How to preserve myoga?

Bring a pot of water to a boil and blanch myoga briefly, 1-2 minutes. Bring the vinegar-sugar mixture to a boil, stirring to dissolve. Transfer the hot blanched myoga to a glass jar, then pour the hot vinegar over them. Allow to stand, uncovered, until cooled to room temperature, then cover and store in the fridge.

How do I grow myoga indoors?

Myoga is hardy to zones 7-10, but it is also well suited to growing in containers that can be moved indoors to avoid freezing. Use rich soil that drains well, but that will stay moist, and choose a location that is at least in partial shade throughout the day.

Can you eat myoga root?

The shoots and buds of this plant, also known as myoga ginger, are edible and can be used like an herb in cooking. Japanese ginger uses aren’t limited to food, though; this pretty perennial can also add visual interest to the garden.

Can you freeze myoga?

What to do with fresh myoga flower buds?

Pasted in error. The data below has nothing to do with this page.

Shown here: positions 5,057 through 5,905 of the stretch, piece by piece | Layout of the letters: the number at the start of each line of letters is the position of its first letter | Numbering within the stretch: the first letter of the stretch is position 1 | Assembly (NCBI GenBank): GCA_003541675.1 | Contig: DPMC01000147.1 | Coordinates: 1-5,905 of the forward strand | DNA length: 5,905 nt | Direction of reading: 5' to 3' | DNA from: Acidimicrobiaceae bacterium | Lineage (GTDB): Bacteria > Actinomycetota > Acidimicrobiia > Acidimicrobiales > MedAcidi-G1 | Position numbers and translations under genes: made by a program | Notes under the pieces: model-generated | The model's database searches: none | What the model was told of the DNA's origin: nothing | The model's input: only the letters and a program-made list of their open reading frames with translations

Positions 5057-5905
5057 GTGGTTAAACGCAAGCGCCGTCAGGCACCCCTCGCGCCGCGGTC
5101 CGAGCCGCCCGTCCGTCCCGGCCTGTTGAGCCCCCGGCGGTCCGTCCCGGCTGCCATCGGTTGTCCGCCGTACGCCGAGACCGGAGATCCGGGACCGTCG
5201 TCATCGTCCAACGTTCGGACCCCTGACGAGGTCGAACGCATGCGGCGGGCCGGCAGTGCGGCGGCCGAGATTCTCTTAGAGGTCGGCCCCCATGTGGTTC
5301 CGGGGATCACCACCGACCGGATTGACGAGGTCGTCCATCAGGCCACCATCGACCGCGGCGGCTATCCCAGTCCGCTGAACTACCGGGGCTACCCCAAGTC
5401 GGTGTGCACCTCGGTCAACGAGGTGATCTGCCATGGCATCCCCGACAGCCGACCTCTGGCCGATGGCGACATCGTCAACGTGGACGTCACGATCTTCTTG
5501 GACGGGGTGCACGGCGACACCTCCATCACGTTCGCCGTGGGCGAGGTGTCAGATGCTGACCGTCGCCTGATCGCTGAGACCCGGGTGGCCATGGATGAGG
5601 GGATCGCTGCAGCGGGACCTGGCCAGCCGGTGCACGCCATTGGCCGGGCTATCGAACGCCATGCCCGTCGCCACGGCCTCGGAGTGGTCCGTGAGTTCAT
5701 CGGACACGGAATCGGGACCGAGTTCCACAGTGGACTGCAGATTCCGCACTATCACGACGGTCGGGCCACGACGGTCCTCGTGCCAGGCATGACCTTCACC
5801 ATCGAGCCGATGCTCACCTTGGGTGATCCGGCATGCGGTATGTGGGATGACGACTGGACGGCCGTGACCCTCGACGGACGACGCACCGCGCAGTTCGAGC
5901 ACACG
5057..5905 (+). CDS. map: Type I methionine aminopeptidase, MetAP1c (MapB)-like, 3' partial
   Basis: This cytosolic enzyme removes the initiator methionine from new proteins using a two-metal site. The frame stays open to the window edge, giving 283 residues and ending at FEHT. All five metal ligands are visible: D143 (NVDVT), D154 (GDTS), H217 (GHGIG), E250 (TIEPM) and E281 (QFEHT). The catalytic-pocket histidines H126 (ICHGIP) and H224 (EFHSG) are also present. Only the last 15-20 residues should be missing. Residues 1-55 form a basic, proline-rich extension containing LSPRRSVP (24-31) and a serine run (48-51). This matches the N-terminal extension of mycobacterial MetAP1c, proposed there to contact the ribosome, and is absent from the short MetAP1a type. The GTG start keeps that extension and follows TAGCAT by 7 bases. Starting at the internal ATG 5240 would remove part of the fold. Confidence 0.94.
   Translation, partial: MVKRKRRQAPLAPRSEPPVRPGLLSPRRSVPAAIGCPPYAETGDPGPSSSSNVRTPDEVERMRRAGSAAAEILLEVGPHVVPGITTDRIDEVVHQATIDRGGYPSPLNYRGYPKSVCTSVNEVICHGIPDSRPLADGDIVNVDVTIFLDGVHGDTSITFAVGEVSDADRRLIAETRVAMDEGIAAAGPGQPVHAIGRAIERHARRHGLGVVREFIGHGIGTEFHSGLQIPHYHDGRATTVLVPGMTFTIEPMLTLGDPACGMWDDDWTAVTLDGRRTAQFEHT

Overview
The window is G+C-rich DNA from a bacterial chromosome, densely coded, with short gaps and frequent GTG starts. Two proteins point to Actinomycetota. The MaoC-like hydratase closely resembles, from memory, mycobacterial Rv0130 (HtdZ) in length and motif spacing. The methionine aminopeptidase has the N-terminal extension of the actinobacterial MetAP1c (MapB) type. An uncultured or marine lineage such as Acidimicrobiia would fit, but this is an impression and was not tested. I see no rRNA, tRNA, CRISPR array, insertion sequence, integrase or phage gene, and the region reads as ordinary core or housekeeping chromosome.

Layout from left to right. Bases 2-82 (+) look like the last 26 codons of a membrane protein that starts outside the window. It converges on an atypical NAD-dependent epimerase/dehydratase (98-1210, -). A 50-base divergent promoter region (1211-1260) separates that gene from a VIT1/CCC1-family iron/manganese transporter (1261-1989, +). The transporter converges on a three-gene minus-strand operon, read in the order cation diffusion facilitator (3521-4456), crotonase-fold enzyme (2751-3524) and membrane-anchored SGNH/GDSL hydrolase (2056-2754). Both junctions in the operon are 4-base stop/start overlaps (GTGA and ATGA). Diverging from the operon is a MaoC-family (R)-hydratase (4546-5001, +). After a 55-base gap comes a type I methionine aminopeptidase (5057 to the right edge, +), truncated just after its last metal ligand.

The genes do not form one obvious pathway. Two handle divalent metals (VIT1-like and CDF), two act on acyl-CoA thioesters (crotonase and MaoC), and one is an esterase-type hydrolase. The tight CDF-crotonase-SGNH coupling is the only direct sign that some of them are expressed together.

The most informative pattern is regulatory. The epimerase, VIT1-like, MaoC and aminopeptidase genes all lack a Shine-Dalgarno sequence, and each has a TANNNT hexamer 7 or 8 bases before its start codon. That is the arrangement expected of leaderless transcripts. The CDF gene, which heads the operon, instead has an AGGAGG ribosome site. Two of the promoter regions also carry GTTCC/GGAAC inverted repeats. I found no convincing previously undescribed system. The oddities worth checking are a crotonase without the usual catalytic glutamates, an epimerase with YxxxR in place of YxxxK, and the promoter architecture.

They can be eaten fresh or pickled. The easiest way to enjoy myoga is to finely shred the flower buds and use it as a garnish in dishes such as sashimi, soups, cold noodles, sushi, salads, and in vinegared salads ( sunomono 酢の物). I love adding some finely chopped myoga into my miso soup and cold somen noodles for some bright flavor.

Where can I find myoga ginger in Japan?

Native to Japan, China, and Korea, myoga is harvested for its unopened flower bud and flavorful shoot instead of its root. The flower buds are slightly larger than thumb-size and they come in striking pinkish-bronze outer layers.

What kind of pickle do you make with myoga?

Myoga is truly a versatile ingredient to enjoy. Brine in vinegar, sugar, and other seasonings, you get a delightful myoga pickle. Slice the flower buds in half, coat in batter and then deep-fried, you get some delicious vegetable tempura.

What does the word myoga mean in Japanese?

Myoga is the name of the plant, yet the word usually means the plant’s buds when food is the topic. In summer and early fall, these jewels appear from the ground, emerging little by little.